Field Evaluation of DNA Based Biodiversity Monitoring of Caribbean Mosquitoes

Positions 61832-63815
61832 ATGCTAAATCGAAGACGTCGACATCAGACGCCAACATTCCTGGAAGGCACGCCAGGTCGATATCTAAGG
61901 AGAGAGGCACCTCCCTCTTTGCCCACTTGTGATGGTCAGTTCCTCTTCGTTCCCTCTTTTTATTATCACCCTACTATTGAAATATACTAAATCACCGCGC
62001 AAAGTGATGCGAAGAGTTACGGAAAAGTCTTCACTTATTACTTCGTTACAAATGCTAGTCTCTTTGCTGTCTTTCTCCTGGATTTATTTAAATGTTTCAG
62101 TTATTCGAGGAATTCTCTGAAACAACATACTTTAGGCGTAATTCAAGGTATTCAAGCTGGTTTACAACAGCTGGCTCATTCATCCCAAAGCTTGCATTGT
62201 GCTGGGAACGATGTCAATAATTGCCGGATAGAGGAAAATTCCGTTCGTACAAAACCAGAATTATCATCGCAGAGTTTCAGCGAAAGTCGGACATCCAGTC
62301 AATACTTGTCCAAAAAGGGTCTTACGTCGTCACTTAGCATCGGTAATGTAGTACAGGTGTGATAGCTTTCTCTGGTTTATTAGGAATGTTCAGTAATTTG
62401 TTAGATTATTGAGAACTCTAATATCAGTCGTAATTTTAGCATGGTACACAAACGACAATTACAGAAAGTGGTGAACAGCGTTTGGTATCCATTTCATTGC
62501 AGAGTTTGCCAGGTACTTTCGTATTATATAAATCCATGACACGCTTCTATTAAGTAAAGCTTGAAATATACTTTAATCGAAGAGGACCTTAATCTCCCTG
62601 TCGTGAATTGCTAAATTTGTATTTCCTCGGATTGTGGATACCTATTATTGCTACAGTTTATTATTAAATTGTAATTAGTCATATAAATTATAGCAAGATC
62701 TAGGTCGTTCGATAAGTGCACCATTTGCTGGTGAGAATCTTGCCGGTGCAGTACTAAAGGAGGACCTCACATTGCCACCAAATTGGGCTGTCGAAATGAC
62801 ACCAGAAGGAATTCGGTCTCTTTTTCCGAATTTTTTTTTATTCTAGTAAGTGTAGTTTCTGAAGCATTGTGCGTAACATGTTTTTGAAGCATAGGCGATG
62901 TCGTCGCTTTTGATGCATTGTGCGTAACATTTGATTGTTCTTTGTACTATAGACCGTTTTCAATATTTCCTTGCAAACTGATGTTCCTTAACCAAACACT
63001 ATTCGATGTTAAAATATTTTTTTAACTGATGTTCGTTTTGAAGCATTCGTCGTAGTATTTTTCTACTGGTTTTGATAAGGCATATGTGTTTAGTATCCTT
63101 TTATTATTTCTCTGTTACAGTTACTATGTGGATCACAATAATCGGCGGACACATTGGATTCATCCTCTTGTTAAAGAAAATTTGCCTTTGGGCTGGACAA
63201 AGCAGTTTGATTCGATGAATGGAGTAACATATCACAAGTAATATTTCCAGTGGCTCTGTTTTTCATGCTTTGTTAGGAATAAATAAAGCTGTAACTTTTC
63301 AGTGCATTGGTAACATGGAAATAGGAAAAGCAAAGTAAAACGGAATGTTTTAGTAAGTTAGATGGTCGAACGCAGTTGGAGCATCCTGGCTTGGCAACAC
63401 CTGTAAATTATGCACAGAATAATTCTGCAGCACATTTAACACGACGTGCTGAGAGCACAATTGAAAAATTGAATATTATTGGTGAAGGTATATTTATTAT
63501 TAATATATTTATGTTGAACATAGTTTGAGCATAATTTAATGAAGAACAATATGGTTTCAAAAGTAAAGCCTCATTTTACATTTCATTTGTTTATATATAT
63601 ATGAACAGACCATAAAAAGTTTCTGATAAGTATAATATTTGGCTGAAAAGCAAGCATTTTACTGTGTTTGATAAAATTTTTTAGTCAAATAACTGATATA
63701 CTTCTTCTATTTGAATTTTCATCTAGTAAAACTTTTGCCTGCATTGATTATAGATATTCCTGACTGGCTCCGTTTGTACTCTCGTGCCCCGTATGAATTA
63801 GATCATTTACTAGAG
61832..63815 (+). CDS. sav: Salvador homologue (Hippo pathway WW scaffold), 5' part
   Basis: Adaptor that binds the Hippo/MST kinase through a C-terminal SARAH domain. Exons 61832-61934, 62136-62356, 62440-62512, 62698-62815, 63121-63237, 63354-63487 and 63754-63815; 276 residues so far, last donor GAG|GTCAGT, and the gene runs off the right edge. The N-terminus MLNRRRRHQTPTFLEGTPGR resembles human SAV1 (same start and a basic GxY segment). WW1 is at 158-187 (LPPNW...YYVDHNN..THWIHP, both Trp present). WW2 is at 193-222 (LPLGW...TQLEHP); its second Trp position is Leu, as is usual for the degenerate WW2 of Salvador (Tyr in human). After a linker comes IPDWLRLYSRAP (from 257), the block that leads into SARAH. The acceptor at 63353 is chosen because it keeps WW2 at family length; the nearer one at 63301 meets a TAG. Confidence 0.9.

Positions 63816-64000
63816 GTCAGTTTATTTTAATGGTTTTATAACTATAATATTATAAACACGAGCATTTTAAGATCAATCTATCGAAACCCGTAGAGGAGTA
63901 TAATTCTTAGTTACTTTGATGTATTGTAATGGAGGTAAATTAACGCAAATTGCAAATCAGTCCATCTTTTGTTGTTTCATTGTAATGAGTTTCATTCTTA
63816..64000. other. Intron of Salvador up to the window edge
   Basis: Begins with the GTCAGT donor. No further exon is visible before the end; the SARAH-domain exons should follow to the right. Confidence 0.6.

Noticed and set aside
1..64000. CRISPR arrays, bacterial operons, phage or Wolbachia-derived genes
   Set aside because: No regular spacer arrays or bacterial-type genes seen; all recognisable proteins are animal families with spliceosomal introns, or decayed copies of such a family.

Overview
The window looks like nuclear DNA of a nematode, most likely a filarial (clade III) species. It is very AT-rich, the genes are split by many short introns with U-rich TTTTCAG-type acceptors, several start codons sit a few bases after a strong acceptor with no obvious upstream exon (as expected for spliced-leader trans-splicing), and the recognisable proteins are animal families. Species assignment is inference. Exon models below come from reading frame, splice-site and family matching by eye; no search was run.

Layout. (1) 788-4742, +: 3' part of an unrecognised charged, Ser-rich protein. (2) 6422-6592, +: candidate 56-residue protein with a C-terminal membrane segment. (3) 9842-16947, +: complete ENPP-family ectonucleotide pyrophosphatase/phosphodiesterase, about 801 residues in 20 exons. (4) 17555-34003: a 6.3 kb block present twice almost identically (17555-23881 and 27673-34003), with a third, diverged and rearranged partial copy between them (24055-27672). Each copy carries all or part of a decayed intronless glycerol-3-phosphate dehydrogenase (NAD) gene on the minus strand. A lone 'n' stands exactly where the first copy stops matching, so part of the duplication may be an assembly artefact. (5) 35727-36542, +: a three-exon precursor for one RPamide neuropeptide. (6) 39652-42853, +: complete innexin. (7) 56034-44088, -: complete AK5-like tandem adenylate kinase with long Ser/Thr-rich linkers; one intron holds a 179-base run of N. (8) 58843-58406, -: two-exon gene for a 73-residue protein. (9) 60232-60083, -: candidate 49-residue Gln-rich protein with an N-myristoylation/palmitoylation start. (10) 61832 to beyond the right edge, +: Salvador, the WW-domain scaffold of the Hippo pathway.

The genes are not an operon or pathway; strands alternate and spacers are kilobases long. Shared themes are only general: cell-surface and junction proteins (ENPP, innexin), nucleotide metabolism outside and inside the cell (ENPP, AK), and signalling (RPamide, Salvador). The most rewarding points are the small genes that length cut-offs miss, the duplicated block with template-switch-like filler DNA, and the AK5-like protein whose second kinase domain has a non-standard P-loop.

Mosquito borne diseases pose a threat to human health worldwide. Disease risk is primarily determined by presence and abundance of vector species. A better understanding of mosquito diversity and abundance can direct improved vector control, but this requires a combination of monitoring techniques that yield both rapid and reliable information. Particularly improved larval detection is pivotal to move toward more targeted management with less environmental impact. Current detection methods rely strongly on manual labor and taxonomic expertise, which greatly limits the extent to which these methodologies can be employed. As such, insight in the efficiency of novel, high-throughput vs. traditional sampling techniques is required. We compared the effectiveness of a recently developed environmental DNA (eDNA) approach on water and sediment samples with other commonly used sampling techniques (“dipping” for larvae and adult trapping) in a field study on three Caribbean islands. All sampling methods were employed across a range of ecologically contrasting sites. Species identification was performed both morphologically and molecularly using an in-house developed reference database supplemented with sequences from BOLD and GenBank. Our analysis of water samples from 39 sites shows that eDNA sampling can be more reliable than dipping, yields a higher within-sample richness and produces a subset of the adult community in all sampled water types. Furthermore, for both adults and larvae, our identifications showed complete overlap between morphological and molecular approaches in 133 out of 134 samples. Overall, results from this study provide evidence that both our eDNA-based detection of larvae and our DNA-based identification of larvae and adults present methods that are, although more expensive, as reliable, and for some species even more reliable than the currently used methods. Additionally, our results highlight that a DNA approach can be used to identify larvae of early developmental stages, which generally lack important morphological characteristics. As such it allows for development of efficient disease control strategies, verification of management effectiveness and monitoring of population dynamics.